Nearly 118,700 registered nurses joined the U.S. healthcare workforce in 2003, many of them age 50 and older or foreign-born R.N.s, according to a study published online in Health Affairs. A surge of R.N.s in their 20s and early 30s -- many with two-year associate's degrees -- contributed to the growth as well. The expansion surpassed 2002 when the R.N. labor pool increased by about 85,900 full-time nurses, and the combined two-year increase was the highest in the past two decades, since researchers began collecting data. That makes for an average 5% growth rate in the R.N. workforce for 2002 and 2003.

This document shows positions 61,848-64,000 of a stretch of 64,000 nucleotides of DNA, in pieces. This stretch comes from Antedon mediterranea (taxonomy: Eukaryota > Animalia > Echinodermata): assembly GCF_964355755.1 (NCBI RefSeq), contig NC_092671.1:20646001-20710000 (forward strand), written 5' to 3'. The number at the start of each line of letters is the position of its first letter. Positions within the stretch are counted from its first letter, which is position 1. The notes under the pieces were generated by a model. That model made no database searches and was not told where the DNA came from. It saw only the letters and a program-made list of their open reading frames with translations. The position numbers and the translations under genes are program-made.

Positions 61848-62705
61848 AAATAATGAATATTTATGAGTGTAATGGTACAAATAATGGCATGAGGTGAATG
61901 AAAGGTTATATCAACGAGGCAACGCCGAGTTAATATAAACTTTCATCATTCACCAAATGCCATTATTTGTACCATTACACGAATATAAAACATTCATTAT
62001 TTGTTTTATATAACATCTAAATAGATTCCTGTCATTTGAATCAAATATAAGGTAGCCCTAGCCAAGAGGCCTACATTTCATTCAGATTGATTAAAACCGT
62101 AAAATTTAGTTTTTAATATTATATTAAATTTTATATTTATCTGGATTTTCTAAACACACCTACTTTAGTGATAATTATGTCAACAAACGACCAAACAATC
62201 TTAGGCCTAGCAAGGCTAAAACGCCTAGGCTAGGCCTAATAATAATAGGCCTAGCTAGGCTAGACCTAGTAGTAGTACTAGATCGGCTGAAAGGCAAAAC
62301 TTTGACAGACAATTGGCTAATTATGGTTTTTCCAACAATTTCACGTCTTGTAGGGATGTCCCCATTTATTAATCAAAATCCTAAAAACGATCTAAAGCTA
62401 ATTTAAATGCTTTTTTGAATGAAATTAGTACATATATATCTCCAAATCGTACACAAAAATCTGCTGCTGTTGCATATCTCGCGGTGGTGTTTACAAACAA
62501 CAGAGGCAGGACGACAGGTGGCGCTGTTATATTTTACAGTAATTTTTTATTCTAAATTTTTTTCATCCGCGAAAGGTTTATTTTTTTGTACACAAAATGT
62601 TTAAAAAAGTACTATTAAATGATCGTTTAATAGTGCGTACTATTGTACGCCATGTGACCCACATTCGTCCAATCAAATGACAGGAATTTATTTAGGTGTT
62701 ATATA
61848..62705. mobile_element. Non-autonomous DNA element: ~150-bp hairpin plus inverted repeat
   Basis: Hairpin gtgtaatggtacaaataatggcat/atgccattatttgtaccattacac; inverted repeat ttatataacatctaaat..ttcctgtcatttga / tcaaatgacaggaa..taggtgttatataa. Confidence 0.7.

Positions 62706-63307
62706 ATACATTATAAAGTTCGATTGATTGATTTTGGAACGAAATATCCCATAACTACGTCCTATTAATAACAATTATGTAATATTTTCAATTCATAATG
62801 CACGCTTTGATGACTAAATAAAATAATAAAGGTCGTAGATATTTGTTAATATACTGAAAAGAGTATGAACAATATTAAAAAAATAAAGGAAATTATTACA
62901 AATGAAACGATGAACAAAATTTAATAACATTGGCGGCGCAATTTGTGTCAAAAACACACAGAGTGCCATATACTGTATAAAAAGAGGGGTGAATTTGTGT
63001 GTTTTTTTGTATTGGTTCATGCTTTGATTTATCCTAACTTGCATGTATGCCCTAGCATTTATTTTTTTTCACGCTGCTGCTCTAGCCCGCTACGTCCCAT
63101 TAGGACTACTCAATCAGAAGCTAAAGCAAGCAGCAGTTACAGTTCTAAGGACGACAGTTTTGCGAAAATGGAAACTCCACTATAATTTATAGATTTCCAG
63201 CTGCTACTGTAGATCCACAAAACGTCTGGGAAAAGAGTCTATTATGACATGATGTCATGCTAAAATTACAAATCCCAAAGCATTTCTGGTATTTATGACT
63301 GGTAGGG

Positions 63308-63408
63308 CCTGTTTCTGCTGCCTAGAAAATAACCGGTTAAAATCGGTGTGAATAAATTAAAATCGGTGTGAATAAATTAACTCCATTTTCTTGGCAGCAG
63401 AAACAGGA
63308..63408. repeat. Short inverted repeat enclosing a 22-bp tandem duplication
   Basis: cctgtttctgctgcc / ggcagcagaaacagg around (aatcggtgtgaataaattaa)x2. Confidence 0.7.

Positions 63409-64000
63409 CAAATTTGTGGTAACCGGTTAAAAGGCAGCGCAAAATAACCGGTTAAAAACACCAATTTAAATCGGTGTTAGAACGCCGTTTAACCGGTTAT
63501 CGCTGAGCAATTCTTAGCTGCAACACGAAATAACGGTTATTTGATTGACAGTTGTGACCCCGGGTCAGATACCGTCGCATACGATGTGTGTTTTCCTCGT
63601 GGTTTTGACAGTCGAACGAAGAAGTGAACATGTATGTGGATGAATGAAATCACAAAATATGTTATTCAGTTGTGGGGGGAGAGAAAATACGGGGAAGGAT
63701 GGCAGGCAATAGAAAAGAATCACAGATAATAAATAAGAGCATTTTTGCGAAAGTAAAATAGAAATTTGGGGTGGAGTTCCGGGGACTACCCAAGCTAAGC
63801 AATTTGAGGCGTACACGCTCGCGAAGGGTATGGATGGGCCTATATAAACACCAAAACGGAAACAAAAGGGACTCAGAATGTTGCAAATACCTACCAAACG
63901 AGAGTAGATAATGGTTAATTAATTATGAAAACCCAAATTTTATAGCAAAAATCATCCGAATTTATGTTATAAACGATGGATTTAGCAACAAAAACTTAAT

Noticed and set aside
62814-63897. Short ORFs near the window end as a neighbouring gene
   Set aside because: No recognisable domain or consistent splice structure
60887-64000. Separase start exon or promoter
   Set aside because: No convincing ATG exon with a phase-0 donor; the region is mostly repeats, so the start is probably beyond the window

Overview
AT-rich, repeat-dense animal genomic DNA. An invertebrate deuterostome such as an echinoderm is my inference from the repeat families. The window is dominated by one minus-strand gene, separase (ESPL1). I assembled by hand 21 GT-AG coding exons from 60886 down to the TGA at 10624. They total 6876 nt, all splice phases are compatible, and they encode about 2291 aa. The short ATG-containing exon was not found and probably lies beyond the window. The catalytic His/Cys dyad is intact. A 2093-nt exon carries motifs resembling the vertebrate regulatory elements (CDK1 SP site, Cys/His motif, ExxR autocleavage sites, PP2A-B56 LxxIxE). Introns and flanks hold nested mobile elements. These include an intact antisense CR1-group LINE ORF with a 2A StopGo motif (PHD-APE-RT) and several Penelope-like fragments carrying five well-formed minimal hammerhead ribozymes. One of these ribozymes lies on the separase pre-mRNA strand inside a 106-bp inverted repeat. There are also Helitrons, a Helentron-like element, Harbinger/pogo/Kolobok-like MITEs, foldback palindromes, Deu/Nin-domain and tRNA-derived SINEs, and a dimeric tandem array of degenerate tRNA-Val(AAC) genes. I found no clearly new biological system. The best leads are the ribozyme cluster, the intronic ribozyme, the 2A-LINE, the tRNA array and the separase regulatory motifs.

The researchers estimated that hospital wages for nurses rose 1.8% in 2003, compared with 4.9% in 2002. But overall U.S. unemployment also rose -- to 6% from 5.8% in 2002. The apparent success of industry efforts to promote nursing and increase access to nursing education helped hospitals but didn't erase the nursing shortage, said Peter Buerhaus, study co-author and senior associate dean for research at Vanderbilt University School of Nursing. The industry must "take a deep breath and get back at it," Buerhaus said. Read the report. -- by Melanie Evans